Watching brief - Amanda Platell

<em>Today</em> is in danger of becoming yesterday's first news choice. The sound of Jim Naughtie fli

When you are away from Britain for some time, as I have recently been, there are some things you really miss - the humour, the humidity, the hustle, the hassle and the Today programme. So it pains me to say that while the former remain faithful to my memory, Today is teetering as our most serious current affairs news programme. The sound of Jim Naughtie flirting with Sarah Montague last week had me reaching for the sick bag.

His hissy fit with John Reid, when he mistakenly thought the Secretary of State for Defence had accused the programme of being a propaganda tool for al-Qaeda, was a silly overreaction.

The lowest point came in Montague's interview with the breathtakingly complacent immigration minister Tony McNulty after news broke that there were roughly 280,000 illegal immigrants in the UK. When he admitted he had absolutely no idea how many people were in the country illegally, and appeared to care less, there was not a word of inquisition from our intrepid interviewer.

With John Humphrys leaving soon, Today is in danger of becoming yesterday's first news choice.

Is the BBC in the grip of another bout of self-revulsion, insecurity and crippling political correctness? What else could explain Tuesday's Breakfast Show introduction about the numbers of illegal immigrants, claiming it was "a case of overstaying their welcome"?

More than a quarter of a million people who have broken our laws and abused our system - and they describe them like a busload of lost Cuban tourists.

The previous day, in one of the lunchtime news bulletins, a survey of the appalling standards in maternity wards was illustrated with a film of a black baby and mother, the following story about bullying in schools supported by a film of Asian and black teenagers.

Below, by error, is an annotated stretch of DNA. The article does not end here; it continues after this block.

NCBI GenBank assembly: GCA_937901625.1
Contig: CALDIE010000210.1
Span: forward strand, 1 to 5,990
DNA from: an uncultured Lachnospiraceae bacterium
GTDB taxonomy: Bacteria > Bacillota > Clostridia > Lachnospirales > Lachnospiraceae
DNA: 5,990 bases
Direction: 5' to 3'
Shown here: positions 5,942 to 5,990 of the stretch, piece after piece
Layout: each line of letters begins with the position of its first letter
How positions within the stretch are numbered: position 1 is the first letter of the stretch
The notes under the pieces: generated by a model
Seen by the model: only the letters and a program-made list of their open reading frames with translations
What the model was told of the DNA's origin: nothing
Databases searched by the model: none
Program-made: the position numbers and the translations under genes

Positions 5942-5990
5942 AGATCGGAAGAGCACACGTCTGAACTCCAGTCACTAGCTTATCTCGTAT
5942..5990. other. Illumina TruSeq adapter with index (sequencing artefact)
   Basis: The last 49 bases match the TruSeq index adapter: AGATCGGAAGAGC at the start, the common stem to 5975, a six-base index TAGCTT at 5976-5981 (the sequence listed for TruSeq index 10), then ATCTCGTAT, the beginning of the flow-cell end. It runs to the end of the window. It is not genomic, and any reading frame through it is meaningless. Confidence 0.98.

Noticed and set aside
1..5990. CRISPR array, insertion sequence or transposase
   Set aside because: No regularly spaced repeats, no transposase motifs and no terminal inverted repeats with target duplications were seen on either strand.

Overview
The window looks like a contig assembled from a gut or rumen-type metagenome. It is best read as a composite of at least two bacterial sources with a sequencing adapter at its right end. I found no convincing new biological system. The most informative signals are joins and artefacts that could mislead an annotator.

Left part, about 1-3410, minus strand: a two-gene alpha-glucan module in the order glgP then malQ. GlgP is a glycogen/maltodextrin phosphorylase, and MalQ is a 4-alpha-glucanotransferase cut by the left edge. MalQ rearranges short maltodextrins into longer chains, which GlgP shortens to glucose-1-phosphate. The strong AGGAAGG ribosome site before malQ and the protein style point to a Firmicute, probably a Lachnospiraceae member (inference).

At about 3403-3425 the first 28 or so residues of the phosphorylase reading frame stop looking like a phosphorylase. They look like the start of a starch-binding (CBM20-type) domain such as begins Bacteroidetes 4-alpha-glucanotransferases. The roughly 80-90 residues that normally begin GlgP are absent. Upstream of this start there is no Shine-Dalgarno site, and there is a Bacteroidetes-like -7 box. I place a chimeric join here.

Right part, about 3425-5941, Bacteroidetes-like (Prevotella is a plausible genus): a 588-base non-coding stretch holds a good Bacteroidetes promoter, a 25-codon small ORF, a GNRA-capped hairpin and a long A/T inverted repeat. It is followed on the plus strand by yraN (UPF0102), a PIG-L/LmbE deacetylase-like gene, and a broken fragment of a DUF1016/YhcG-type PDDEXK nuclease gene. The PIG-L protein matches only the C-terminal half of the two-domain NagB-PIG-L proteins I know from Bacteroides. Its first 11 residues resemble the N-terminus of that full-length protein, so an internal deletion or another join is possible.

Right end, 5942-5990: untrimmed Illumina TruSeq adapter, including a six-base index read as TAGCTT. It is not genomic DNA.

Since when did a respect for the breadth of cultures in our society mean that the BBC had to over-represent the minorities within it?

Well done the Sunday Mirror, for providing the only light relief of the weekend. Well, it was the nanny who did, actually: Jude Law's nanny.

The little mite kept a diary of her time with Law, revealing how the actor, engaged to Sienna Miller, "made me whole body tingle" when they made love on his pool table.

Law said he would help the nanny, Daisy Wright, find another position after she was sacked - apart from the one on the pool table - and suggested his friends David and Victoria Beckham. Coincidentally, their nanny recently left and sold her diary to the papers.

Given David Beckham's recent romantic misdemeanours, I imagine Posh would find Daisy a most unattractive proposition. She, too, has a pool table.

The sixth Harry Potter book hit the stands and the newspapers predictably sent their cub reporters to cover the event at Edinburgh Castle. The Sunday Telegraph's Peaches Geldof provided the perfect example of precocious teen scribbling - overwritten, arch and missing all the joy of the event that was so perfectly captured by the Times's George Moore or the Guardian's Lizzie Atkinson. The problem with some celebrity teenage journalists is that they are far less interested in their subjects than themselves.

Having said that, I am much missing the hand of the Sunday Telegraph's new editor, Sarah Sands, at the Saturday Telegraph. It was one of my favourite weekend reads; now it feels a bit blokey. Apart from the new byline pictures - Matthew d'Ancona looks positively hunky - the deft touch of Sands is not yet really apparent in her new paper. But with the wall-to-wall coverage of the London bombings it has been understandably difficult to bring light and shade to any title.

In yet another example of her humble desire to stay well in the background, Camilla Parker Bowles now has her own coat of arms. Alongside the usual lions, harps and crowns, Mrs P B has chosen a wild boar, to reflect her family's heritage. Given the nickname coined by the late Diana and still favoured by many, a Rottweiler might have been more appropriate.

One of the real benefits of the Tory leadership race is the spotlight it has cast on some of the outside contenders, giving them a chance to shine. One such candidate is Alan Duncan, who announced, in an article in the Guardian, that he had pulled out. Duncan was the first openly gay Tory MP with aspirations to high office, a clever man with fine media skills. His article was predictably eloquent, yet clumsy in describing the more morally censorious members of his party as the "Tory Taliban". In these dark days such terms should not be thrown around lightly.